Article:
“Who is the oldest mom in the room? How old are you, Helen? 76? How about you, Marge? 83! Marge is the oldest mother with us today. Stand up, Marge!” Beaming, Marge rises from her pew. As the congregation applauds, she reaches out a weathered hand to accept the red carnation from one of the teenagers.
“Now, who has the most children? Betty, I know you have five. Any other woman here today have more than five children? Who is that in the back? Audrey? SEVEN kids, you say? Wow! Audrey, please stand up.” An exhausted looking woman with a baby bouncing on her hip slowly stands up, blushing, as people clap and smile in her direction.
“Historically, the church embedded within women the notion that our greatest purpose in life is to bear children.”
“How about our newest mom? Holly, it looks like it could be any day for you, right?” Holly nods wearily while shifting uncomfortably against the wooden pew and rubs her hands over her pregnant belly. A woman on the other side of the sanctuary waves to catch the pastor’s attention. “Oh, my goodness! Natalie, I did not expect to see you here two days after delivery. Everyone, Natalie is here with her 2-day-old son, Micah.” People sitting nearby peer into the face of tiny Micah as Natalie soaks in this experience of her first Mother’s Day.
“Before the choir leads us, I’d like for all the mothers to please stand.” Around the room, women rise up from their pews as those seated applaud. Red carnations are gifted to each woman standing and the familiar tune of “Just as I Am” fills the room.
I lean over and smell my mom’s carnation and give her a hug. The pride I felt as a young girl watching the church honor her is only matched by the gratitude I feel, increasingly today, at what a lovely woman I am privileged to call Mom.
But is Sunday morning worship the place for this? Mother’s Day…. It’s complicated.
Historically, the church embedded within women the belief that our greatest purpose in life is to bear children. Martin Luther wrote, “Women should remain at home, sit still, keep house and bear and bring us children. If a woman grows weary and at last dies from childbearing, it matters not. Let her die from bearing, she is there to do it.” Thanks for nothing, Martin.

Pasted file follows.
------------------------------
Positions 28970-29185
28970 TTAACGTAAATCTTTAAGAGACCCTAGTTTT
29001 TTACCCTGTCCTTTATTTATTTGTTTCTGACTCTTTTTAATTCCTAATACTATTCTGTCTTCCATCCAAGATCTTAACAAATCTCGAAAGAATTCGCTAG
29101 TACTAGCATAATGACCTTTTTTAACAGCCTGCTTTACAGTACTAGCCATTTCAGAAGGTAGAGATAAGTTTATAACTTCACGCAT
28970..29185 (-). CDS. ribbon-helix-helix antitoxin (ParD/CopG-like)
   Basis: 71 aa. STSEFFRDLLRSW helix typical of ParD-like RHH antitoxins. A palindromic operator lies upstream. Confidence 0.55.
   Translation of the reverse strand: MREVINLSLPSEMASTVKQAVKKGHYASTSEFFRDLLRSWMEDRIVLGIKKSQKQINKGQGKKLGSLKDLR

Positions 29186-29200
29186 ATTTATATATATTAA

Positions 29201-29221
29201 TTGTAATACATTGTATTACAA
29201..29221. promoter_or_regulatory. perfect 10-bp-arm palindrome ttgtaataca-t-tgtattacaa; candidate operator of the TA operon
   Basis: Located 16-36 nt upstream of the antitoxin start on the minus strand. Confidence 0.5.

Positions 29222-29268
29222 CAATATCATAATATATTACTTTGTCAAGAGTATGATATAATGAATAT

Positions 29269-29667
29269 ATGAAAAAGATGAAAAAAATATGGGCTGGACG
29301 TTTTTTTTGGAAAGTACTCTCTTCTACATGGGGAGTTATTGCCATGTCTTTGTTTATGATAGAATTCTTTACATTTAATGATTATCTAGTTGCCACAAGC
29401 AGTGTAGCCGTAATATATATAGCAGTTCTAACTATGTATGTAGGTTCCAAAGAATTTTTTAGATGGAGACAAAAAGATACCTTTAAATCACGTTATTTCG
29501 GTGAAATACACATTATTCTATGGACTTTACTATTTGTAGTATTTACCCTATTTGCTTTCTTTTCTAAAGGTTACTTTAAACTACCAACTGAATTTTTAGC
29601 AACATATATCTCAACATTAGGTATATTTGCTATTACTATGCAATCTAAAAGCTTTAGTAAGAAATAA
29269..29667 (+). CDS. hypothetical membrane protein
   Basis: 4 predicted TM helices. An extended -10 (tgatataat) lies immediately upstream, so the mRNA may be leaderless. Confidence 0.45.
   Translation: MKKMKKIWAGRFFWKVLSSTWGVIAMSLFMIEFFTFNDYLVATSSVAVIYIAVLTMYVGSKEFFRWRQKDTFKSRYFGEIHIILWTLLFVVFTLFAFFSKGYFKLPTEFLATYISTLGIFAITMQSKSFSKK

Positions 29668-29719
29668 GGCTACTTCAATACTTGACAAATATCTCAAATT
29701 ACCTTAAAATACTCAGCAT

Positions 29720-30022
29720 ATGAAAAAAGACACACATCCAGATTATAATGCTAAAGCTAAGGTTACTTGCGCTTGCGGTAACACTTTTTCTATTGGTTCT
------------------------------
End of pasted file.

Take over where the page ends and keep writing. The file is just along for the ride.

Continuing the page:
Surely, this sounds absurd to many (hopefully all) who read it today, but these teachings are woven into the DNA of many of our pulpits. That frustrates me, because I am much more than my womb. But there is another profound effect on women that too often goes unnoticed.
As I reflect on those Mother’s Days of red carnations, applause and celebration during Sunday morning worship, I wonder which woman in the room had been trying the longest to get pregnant and sat in her pew with a flat stomach and empty arms. Which woman in the room had most recently buried her own mother, and would add her red carnation to the artificial arrangement in her trunk when she visited the cemetery later that afternoon. How many women in the room had children but would receive no calls, no cards, no flowers because relationships are difficult and sometimes, despite our love and best intentions, our children turn away from us. How many women were wrestling with the abuse their mothers heaped upon them.
In her book, A Year of Biblical Womanhood, Rachel Held Evans said it well: “… the teaching that motherhood is a woman’s highest calling can be painful and isolating for women who remain unmarried or childless.” On this cultural holiday that is marked by grief for so many women in our midst, church should be a healing balm, not salt rubbed into open wounds.
“Flowers, applause and honoring mothers in the sanctuary leads me to wonder what or whom exactly we are worshipping.”
This Sunday, as women around the country are celebrated for their motherhood amidst family and friends, what is the role of the church? Flowers, applause and honoring mothers in the sanctuary leads me to wonder what or whom exactly we are worshipping.
Don’t get me wrong; I am grateful for my mother, for my children and for thankfulness passed among friends and families. Just not at the expense of my friends who have suffered years from the debilitating grief of infertility. Or the mothers I know whose children have died leaving holes in their souls that may never fully heal. Or the friend I have who does her best just to ignore Mother’s Day every year because the pain of missing her own mother makes it difficult to breathe that day.
When the church doors open on Mother’s Day, may those who enter feeling joyful find the Jesus who is rejoicing with them. And may those who enter blinking back tears and yearning for what is not to be experience the compassion of Christ weeping alongside them in their pain. Embodying this loving Jesus can be as simple as an intentional prayer that recognizes the multitude of emotions and experiences within the room.
Would all women please stand?
If you have children, long for children, are unable to get pregnant, have buried a child, have cremated a mother, chose not to raise children… you are loved, and I honor you.
And, so does Jesus. Just as you are.